Scott Stuber is at Netflix. Mary Parent is at Legendary (for now). Where did Donald Tang go when he wanted to reboot Open Road? Rob Friedman.  And where did Friedman go for a head of marketing? His old young EVP from Summit, Jack Pan.

In the immortal words of The Joker, “This town needs an enema.”

With due respect to an excellent career by Jim G, he’s never had success in the top job as a solo act, so why assume that he will be able to fix all that is wrong with Paramount? Remember, they are cash poor and every time some company goes on an asset search, it’s “thumbs down” on the Paramount/Viacom B asset base. Paramount has a wonderful history, but a lot of their assets don’t seem ready to convert to The Now. Library is excellent, but probably the fourth or fifth best out there. The cable networks are tired. TV is not the powerhouse it once was. And Jim G’s boss wants to spin straw into gold. Is Jim G going to take a big swing, chancing a strike out?

Wyck Godfrey: The Hire says, “No.” It says that Paramount is going to be chasing what didn’t work out for Jim G at Fox. This is not an indictment of Wyck Godfrey. He is a producer of significance. But will his Paramount slate ever hit anything better than a double? Can a studio thrive on that?

We are at the very beginning of Fox demonstrating Stacey Snider’s voice. The biggest thing she can bring is stability and a safer work environment (which the Murdochs will have to support… and should).

Horn is overseeing the multi-pronged Disney IP machine. And the new chatter about Disney buying Fox would put Stacey Snider in place to fill Alan Horn’s space on retirement, which would kinda be perfect for another decade-plus.

Warner Bros is a troubled studio, even with a run of success in the last few months. Some people on top are incredibly talented, but internal politics have overwhelmed any vision for years now and it shows. And now, the shadow of AT&T is hanging over what, just a decade ago, was the Big Movie capital of Hollywood that also played well to the middle movie range of comedies and dramas… with much of the same executive talent making that happen.

I was not a huge Jeff Robinov fan, but at least he knew where he wanted to go.

Tom Rothman is in “prove it” space at Sony and Jumani better kill. I am not telling you anything that everyone doesn’t know… though some assumed his career dead months ago. Rothman has a vision. Lots of people don’t like his vision. But he has a real track record and he hasn’t tended to lose a lot of money. But he has over this last year… so we will see.

And Universal is pretty much golden about now. The internal ranks, with as much change has happened, have been remarkably stable through five ownership changes. Comcast isn’t going anywhere. The studio plays to all fields. Marketing is like a rock (not without flaws, but solid). And aside from the now-stalled monsters relaunch, they have avoided disaster for a number of years now. And it seems that the bosses at Comcast are happy with what they own.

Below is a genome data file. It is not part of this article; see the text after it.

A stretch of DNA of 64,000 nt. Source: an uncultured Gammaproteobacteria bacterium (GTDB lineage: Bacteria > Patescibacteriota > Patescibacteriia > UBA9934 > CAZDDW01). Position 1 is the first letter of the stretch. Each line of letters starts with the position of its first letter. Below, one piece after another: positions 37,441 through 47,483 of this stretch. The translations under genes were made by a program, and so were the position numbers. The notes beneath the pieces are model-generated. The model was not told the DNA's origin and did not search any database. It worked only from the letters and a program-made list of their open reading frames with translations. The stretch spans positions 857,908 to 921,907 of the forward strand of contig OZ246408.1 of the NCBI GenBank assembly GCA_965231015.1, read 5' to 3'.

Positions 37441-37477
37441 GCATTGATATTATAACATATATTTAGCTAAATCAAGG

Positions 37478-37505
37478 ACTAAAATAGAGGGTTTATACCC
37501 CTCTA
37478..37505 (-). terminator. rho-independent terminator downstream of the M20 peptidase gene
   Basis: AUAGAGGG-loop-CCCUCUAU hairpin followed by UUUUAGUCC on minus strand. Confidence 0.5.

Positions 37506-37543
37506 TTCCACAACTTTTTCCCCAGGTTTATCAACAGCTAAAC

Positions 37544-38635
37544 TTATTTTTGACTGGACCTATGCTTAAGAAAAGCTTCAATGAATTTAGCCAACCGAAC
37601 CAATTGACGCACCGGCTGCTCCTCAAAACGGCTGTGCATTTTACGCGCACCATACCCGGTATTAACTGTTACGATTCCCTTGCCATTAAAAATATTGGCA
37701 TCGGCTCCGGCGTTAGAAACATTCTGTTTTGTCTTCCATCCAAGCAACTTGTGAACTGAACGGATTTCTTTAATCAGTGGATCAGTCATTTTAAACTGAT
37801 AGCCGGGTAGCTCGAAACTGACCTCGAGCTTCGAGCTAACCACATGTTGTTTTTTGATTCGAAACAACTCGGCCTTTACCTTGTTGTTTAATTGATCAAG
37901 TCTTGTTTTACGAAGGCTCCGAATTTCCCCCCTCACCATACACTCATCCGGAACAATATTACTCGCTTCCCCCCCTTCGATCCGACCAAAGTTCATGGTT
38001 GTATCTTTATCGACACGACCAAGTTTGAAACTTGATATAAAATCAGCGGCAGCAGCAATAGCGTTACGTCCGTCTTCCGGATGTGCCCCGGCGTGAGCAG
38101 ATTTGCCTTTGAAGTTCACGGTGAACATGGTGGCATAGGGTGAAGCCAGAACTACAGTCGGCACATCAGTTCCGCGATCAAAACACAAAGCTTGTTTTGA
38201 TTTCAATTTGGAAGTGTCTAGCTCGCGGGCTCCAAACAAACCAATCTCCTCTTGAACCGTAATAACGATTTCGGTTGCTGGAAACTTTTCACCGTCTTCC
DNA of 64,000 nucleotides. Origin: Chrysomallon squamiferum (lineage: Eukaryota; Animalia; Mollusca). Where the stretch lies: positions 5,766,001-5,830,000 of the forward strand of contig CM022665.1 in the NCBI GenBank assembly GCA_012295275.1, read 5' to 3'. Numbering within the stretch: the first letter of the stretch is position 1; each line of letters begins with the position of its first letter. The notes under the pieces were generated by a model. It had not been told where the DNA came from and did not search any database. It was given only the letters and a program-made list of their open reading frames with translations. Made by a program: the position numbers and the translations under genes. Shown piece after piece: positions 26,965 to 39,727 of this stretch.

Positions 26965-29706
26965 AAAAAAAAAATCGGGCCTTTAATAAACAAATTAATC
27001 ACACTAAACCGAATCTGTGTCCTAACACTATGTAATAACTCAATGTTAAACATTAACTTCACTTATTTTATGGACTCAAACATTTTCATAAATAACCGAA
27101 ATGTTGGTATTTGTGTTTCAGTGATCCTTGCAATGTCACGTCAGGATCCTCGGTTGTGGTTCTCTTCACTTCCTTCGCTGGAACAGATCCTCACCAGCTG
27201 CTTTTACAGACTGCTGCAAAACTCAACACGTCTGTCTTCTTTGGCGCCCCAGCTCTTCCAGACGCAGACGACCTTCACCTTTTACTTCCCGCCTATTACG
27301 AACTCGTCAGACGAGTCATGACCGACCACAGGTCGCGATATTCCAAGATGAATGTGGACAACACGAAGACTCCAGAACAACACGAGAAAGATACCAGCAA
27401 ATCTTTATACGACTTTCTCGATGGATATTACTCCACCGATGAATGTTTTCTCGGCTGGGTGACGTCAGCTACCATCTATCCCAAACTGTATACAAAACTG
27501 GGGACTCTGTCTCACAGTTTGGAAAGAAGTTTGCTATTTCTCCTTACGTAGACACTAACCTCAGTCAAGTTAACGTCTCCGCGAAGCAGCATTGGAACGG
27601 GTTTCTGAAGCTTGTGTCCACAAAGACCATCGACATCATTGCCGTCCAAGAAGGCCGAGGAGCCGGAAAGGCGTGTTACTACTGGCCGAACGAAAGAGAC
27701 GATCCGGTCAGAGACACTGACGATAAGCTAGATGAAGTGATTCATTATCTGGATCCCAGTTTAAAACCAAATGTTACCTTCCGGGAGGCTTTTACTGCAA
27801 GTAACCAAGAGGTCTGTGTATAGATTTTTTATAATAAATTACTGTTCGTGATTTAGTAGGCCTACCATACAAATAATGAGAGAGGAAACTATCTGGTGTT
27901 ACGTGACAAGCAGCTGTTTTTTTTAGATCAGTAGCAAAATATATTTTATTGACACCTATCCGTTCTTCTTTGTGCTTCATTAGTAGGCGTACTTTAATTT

With Colligan’s exit, the 3/3 balance of male/female marketing chiefs is in play. Strauss and Goldstine aren’t going anywhere. Pam Levine is freshly set at Fox. Blair Rich is good at WB for now… always a potential “it was marketing” target if things go flat again over there. And Josh Greenstein lasts if Rothman lasts… JUMANJI!

Who is left for Jim G?

Tony Sella? Tomas Jegeus? Paul Hanneman?

It’s funny. Because every once in a while, Hollywood reaches for something new. And you get MT Carney… an everyone goes back into the same hot tub for a decade or so.

And that is why change is hard. It’ is hard. It’s risky. And this industry loves playing the same record over and over and over again.

Meanwhile, the media is OBSESSED with change. Change is good. Not change is bad. To the point of dementia.

Somewhere in the middle lies sanity.

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Weekend Estimates by Sore: Kladnarok

Weekend Estimates 2017-11-05 at 10.02.10 AM

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Friday Estimates

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Jodie Foster on “The Silence Of The Lambs” at BFI Southbank (38’42”)

Pretty much covers the subject in a rich 40 minutes.

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A THOR: RAGNAROK Thread, Not Limited To Spoilers

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The Hot Blog

Quote Unquotesee all »

“I never accepted the term contrarian. I think that’s offensive, frankly. And my response to that is: if I’m a contrarian, what are other reviewers? What I strive to do is be a good critic, not somebody who simply accepts the product put in front of me. I guess it scares people to think that they don’t have any originality; that they don’t have the capacity to think for themselves.

“There’s a line a lot of reviewers use that I don’t like at all. They say ‘accept the film on its own terms.’ What that really means is, ‘accept the film as it is advertised.’ That’s got nothing to do with criticism. Nothing to do with having a response as a film watcher. A thinking person has to analyze what’s on screen, not simply rubber-stamp it or kowtow to marketing.”m

“To me, everything does have a political component and I think it’s an interesting way to look at art. It’s one way that makes film reviewing, I think, a politically relevant form of journalism. We do live in a political world, and we bring our political sense to the movies with us – unless you’re the kind of person who goes to the movies and shuts off the outside world. I’m not that kind of person.”
~ Armond White to Luke Buckmaster

“One of comedy’s defining pathologies, alongside literal pathologies like narcissism and self-loathing, is its swaggering certainty that it is part of the political vanguard, while upholding one of the most rigidly patriarchal hierarchies of any art form.”
~ Lindy West